In the name of God, most Gracious, most Compassionate

In the name of God, most Gracious, most Compassionate
Al-Quran (30:30)

So direct your face toward the religion, inclining to truth. [Adhere to] the fitrah of Allah upon which He has created [all] people. No change should there be in the creation of Allah. That is the correct religion, but most of the people do not know.

فَأَقِمْ وَجْهَكَ لِلدِّينِ حَنِيفًا فِطْرَةَ اللَّهِ الَّتِي فَطَرَ النَّاسَ عَلَيْهَا لَا تَبْدِيلَ لِخَلْقِ اللَّهِ ذَلِكَ الدِّينُ الْقَيِّمُ وَلَكِنَّ أَكْثَرَ النَّاسِ لَا يَعْلَمُونَ
[Al-Imran 3:8] "[Who say], "Our Lord, let not our hearts deviate after You have guided us and grant us from Yourself mercy. Indeed, You are the Bestower."

Sunday, April 17, 2011

Vagueness of vulnerability!

Yesterday while waiting for the bus for 15 minutes after the gym, I finally realized it was not running anymore. FAIL! (does not run on Fridays after 7pm) and I had no other choice but to walk home! Great! I was exhausted and hungry. Since the grocery store was on my way home, I decided to stop and buy some groceries I needed. With 2 bags of heavy groceries, a heavy backpack and my huge abaya! I just thought to myself I must be such an awesome spectacle! I felt so vulnerable and I pitied myself. It was super late and was constantly trying to be aware of my surroundings. I regret not heading home sooner and relying on the stupid bus.

While walking back home, I stopped at a crosswalk awaiting my turn to cross. There were no other cars in the intersection except one. I did not want to look up afraid to find the usual confused and pitied look.The light was taking what seemed forever. Wondering why the car was still there, I reluctantly looked up and saw a brother from the masjid. He quickly lowered his head down when he saw I had seen him and I apprehended he was waiting for me to cross. I felt stupid scurrying to the crosswalk. I must have looked like squirrel.

Personally, I feel very protective over my sisters in Islam and it breaks my heart to see them alone and vulnerable. Indeed the hijab displaces us away from the coarseness of society! I really believe that no sister should be left unprotected. It’s a duty upon us to watch over each other and sometimes we think little about that. Sort of like those unwritten rules amongst mothers or women. It’s the struggle that should unite one but I guess that’s too complicated to delve into.  It never really hits me just how sensitive I am until when I am on my own not by choice. It’s the restrictions to the choices I have that make me feel bitter but Alhamdulillah. Welcome to the vagueness of life!

I came across this video that totally embodies what I feel:

Tuesday, April 5, 2011

The suspense of Anxieties untold!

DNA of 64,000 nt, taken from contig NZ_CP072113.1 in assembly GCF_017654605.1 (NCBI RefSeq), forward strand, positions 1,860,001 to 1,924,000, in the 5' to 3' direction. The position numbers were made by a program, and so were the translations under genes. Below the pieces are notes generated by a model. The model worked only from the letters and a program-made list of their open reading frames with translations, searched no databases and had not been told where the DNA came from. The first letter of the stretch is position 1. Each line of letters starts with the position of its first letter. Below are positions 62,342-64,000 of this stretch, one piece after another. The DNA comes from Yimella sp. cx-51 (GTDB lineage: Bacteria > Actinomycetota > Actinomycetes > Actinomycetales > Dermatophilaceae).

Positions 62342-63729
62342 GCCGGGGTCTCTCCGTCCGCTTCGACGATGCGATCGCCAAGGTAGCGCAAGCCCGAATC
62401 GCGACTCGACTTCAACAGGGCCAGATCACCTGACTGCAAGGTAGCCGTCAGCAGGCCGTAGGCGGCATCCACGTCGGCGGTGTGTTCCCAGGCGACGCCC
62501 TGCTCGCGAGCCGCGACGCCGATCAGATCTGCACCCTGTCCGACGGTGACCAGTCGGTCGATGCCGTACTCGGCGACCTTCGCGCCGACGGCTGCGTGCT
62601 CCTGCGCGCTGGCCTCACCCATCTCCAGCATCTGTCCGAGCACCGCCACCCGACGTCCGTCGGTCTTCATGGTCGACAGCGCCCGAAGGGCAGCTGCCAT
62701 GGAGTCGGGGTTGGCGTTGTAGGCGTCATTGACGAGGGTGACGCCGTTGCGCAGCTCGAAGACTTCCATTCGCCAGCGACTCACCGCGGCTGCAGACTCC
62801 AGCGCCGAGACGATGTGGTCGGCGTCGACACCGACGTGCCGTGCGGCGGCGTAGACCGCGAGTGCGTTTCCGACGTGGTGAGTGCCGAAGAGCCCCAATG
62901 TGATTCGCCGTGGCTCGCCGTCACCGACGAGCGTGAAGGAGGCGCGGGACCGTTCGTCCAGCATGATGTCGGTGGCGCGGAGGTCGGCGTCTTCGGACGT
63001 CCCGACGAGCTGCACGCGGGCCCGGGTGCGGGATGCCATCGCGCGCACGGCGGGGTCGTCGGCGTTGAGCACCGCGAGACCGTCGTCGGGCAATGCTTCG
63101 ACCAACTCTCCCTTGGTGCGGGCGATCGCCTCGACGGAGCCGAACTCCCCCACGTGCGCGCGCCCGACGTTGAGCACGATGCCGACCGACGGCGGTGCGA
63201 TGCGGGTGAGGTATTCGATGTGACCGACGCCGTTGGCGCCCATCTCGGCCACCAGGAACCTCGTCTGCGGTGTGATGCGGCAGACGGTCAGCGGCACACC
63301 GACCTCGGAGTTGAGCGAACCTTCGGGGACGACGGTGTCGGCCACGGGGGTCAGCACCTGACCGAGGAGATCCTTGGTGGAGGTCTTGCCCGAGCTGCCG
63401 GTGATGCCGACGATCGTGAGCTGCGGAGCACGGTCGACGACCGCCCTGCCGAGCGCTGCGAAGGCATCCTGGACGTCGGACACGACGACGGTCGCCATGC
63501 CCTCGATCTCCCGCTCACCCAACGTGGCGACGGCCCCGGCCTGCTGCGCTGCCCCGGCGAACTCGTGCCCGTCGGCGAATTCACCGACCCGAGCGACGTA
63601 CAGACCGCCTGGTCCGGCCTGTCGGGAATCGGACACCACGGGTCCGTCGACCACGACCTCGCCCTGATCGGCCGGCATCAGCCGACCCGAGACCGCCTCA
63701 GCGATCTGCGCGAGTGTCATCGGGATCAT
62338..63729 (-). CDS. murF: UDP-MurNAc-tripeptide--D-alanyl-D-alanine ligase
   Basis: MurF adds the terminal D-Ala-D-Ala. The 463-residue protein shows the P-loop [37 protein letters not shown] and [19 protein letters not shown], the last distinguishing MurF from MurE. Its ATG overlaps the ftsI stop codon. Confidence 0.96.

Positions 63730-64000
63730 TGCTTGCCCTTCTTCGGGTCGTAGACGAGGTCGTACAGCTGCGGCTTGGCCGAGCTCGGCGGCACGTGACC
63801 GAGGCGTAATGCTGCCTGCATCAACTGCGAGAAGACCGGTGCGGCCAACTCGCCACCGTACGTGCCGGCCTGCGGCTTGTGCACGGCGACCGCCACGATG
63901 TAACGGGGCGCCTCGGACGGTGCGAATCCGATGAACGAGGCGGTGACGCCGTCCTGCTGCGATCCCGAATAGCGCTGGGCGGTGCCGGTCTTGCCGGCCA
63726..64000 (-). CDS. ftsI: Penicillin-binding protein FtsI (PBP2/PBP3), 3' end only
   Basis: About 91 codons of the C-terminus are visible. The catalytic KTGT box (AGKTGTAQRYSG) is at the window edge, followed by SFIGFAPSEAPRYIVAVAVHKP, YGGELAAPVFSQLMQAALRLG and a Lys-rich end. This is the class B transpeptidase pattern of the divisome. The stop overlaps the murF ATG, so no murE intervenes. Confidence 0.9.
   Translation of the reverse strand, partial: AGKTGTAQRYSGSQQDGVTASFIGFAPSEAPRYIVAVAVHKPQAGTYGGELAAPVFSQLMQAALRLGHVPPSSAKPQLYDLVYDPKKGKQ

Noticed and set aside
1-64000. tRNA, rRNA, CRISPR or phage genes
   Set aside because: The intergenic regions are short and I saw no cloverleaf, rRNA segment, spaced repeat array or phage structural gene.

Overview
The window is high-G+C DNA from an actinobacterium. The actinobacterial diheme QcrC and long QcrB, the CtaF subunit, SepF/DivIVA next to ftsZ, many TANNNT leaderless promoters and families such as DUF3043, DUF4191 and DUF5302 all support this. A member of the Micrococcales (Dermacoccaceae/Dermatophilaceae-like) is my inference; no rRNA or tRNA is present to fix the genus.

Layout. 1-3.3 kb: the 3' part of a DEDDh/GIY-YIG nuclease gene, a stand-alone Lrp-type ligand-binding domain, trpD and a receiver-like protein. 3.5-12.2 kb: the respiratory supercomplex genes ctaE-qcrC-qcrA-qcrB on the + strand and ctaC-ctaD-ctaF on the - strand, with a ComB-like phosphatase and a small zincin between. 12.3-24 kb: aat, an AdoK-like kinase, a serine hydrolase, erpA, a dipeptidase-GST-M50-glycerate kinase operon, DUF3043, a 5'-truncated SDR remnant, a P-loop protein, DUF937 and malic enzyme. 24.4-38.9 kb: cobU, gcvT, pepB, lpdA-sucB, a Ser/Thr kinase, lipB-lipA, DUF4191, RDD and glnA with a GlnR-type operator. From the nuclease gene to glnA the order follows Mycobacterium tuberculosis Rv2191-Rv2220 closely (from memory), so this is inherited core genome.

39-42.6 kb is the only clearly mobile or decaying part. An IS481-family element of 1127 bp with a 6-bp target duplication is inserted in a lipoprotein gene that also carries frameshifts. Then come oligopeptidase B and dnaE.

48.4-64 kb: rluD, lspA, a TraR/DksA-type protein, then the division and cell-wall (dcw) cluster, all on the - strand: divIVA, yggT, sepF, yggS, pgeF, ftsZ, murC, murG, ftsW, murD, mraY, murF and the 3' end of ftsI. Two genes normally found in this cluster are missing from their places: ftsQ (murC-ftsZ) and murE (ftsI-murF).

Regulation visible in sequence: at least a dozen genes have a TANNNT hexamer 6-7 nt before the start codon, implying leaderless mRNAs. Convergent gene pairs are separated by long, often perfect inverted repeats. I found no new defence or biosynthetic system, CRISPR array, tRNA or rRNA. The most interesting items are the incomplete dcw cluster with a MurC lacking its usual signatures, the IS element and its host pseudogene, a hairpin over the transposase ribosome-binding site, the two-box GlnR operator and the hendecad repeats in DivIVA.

Twice this past week I have been asked by my professors to tell my story as an introductory exercise in which the whole class participates. Usually they just ask us to "introduce" ourselves not to tell "our story." What story?! They can't be really serious?! of course I just did the usual and stated my name, year and major; the end! I was the first one and I hesitated to state the obvious, the "interesting fact" about myself, "I'm Muslim!" 

I was surprised at my anxiety towards expressing the "obvious" and defying the awkwardness around my “Islamness.” I was particularly fond of my own custom of introduction of ME {Weird but true.}  For example, most Muslims in a class try very hard to be unnoticed or not talk about Islam or even give that “OTHER” perspective other students voluntary do shamelessly (i.e. some talk about their “experiences” if you know what I mean). Today for example, my teacher spoke about Spain and how Spain had the most anxiety built around sexuality because of the moors.

That made me cringe and I contemplated whether I would let it slip or challenge it. It felt as if the room just froze for what seemed very long and the students just awaited for me to snap or make a slight gesture of discomfort. I sometimes imagine others waiting for me to become “enlightened” in class and rip this “rag” off my head. I simply giggle to myself of such an occurrence.

When I finally inquired if she could please elaborate what she meant sexual anxiety in Spain was due to the moors. The way she turned to look at me almost seemed slow motion that resembled an intense melodramatic soap-opera scene. I noticed she omit the subject of the moors and directed my inquiry to  an effect of social stratification done by Queen Isabella and King Ferdinand which then later was “translated” to sexual anxiety when they arrived to the Americas. I was glad she elaborated rather than build this resentment towards Muslims  and it end it there. I wonder if that really was her point but I doubt it and moved on!

I suppose it was not difficult to dismiss my "bias" taking into account I was in a class full of “liberated” feminists. At the end I felt bad for making it awkward for my professor.  Some might argue these classes are useless but I have gained much. These classes only serve to prove how Islam facilitates life and indeed is the solution to all things. Yes that was an absolute- which is not possible to these social theories.  It’s a preventative measure but only time will demonstrate to them how that is so. They fail to recognize that because to them there is “no such thing as truth-absolute truth!”  Or as this young man once emphasize to me how he was a “free thinking agnostic.[1]” Their motto is “Accept all yet reject all” May Allah guide them and us Ameen!! 

[1] {While at Farmer's Market buying a cinnamon roll the baker guy greeted me with Assalamu alaykum (islamic greeting). I hesitated to return the greeting because was unsure if he was muslim ( he had a beard) and he replied he had studied Islam but he was a "free thinking" agnostic.}